Saskatchewan. monthly COVID-19 report shows increase: CMHO says keep it up with the basics
Saskatchewan officials said COVID-19 activity is increasing in the province following an epidemiological report released Thursday that shows there were 1,524 new cases and 27 deaths between July 17 and September 17. August 13.
According to the report, test positivity, outbreaks, hospital and intensive care admissions have all increased.
Dr Saqib Shahab says with the children returning to class and cold weather on the way, the situation could get worse.
“Intensive care and hospitals are on a slow upward trend, all of this suggests a slight upward trend that is continuing, which means we need to be more aware of what we need to do as individuals,” did he declare.
He said vaccines remain the best protection for individuals and for the healthcare system.
Currently, less than half of eligible people receive a booster and only 43% of school-aged children receive two doses, he added.
“Compared to the previous reporting period, test positivity increased from 4.0 to 7.4%,” the report said. “Central East and Saskatoon have the highest test positivity.”
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Health officials said emergency department visits for respiratory-like symptoms have increased in Regina and southeastern areas.
“Reported outbreaks in high-risk settings due to COVID-19 have increased,” the epidemiological report states. “COVID-19 hospital admissions and ICU admissions have increased.”
Reported deaths from COVID-19 in the province continue to average seven per week, officials said.
Shahab isn’t alone in calling for greater use of reminders, Saskatchewan nurses say.
“I talk every day with members from all over the province, especially people in the emergency room, and it’s been a nightmare,” said Tracy Zambory, president of the Saskatchewan Nurses Union.
She added that at the end of last year there were 600 nursing vacancies and currently there are nearly 700 nursing vacancies across the province as stress and burnout wreaks havoc.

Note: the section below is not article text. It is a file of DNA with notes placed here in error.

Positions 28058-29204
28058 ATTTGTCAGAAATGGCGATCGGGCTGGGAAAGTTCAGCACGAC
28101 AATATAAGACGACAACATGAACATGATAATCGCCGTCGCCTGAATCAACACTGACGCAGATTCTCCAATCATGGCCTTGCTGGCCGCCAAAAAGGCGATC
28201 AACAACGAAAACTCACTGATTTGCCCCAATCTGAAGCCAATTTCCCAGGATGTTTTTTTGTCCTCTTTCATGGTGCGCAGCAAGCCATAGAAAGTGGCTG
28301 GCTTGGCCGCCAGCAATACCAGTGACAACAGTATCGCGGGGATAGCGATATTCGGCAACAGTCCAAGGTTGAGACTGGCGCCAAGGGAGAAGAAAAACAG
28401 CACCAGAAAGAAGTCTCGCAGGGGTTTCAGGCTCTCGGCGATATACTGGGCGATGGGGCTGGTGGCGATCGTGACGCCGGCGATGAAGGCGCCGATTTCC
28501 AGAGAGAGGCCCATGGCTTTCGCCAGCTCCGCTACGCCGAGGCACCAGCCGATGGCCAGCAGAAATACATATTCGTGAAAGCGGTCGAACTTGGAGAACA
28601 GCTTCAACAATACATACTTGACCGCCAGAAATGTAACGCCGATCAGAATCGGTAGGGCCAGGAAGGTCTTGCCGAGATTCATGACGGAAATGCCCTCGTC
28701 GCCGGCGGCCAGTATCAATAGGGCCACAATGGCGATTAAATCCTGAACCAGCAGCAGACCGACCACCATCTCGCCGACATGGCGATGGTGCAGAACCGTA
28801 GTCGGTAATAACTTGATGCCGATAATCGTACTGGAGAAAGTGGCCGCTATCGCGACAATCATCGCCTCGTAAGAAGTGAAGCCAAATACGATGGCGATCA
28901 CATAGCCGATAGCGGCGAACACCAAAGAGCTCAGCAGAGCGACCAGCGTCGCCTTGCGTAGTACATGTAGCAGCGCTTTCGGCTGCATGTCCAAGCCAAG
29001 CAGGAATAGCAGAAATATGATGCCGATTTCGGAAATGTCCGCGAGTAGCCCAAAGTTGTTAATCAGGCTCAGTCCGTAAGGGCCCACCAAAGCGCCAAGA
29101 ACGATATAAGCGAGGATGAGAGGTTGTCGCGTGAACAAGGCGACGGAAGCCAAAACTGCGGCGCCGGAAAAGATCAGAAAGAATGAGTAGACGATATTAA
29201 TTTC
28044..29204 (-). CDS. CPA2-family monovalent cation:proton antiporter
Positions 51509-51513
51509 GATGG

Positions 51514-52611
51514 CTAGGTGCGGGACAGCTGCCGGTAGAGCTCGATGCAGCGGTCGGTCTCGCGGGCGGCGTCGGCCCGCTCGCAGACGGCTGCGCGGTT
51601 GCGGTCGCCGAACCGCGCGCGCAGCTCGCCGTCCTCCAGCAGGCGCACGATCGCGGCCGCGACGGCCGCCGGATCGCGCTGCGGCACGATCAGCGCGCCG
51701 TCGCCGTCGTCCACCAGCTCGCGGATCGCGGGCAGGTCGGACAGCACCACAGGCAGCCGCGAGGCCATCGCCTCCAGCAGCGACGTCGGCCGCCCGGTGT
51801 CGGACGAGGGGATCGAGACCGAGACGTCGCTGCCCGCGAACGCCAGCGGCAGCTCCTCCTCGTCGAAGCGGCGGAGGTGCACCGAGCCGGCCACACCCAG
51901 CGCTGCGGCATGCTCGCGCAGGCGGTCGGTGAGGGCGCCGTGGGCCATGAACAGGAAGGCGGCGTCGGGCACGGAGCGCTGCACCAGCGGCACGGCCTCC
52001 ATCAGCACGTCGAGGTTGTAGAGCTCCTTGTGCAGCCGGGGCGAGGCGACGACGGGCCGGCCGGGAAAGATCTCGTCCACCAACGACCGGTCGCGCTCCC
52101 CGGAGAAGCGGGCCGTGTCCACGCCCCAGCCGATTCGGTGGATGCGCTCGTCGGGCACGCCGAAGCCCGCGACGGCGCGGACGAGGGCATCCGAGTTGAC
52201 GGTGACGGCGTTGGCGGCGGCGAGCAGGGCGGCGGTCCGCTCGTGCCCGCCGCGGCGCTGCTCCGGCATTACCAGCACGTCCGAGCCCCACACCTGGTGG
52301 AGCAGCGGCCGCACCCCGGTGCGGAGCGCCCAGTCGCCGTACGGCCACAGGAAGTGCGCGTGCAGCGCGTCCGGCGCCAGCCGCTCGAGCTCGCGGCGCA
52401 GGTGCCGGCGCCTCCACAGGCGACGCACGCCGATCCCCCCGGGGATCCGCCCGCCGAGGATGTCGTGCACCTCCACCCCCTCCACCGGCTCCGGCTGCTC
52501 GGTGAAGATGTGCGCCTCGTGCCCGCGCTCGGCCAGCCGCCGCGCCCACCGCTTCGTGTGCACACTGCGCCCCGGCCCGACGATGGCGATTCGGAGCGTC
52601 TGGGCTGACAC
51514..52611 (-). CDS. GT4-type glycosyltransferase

She added that at the end of last year there were 600 nursing vacancies and there are currently nearly 700 nursing vacancies in the province as stress, burnout and depression take their toll.
She calls the shortage critical and asks the public to keep up to date with their vaccines and be as aware as possible of the progress of the pandemic.
Omicron is the dominant variant detected in Saskatchewan, with cases increasing from 3.6% in the week of June 19-25 to more than 65% in the week of June 26-July 16. Currently, Omicron accounted for more than 90% of detections.
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Over 22 million rapid antigen test kits have been distributed in Saskatchewan as of August 12.
“With approximately 45% of the population receiving at least three doses, more Saskatchewan residents need to receive their COVID-19 booster doses,” officials report. “As of August 15, people 18 and older are eligible for a second booster dose four months after their third dose. Vaccination remains the best protection against the serious consequences of COVID-19, including hospitalization and death.
The epidemiological report shows that there are 46 confirmed outbreaks, 10 in Saskatoon and four in the
Regina area. There are 488 hospital admissions including 27 to intensive care between July 17 and August 1. 13.
Dr Shahab suggested following precautionary measures on an individual level, such as staying home if you are not feeling well and staying up to date with vaccines.
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“Most people aged 13 and over get two doses, but it’s really important for them to get their first booster dose and more than half of those under 50 still haven’t gotten their first booster,” said he declared.
With children returning to school, uptake in school-aged children is only 43% for two doses, according to Shahab. “It is always important for parents to get their children vaccinated to help reduce cases.”
He added that mask use can be based on your own personal risk assessment.
“We all have to play our roles, choose to stay home, wear a mask if you’re at risk.”
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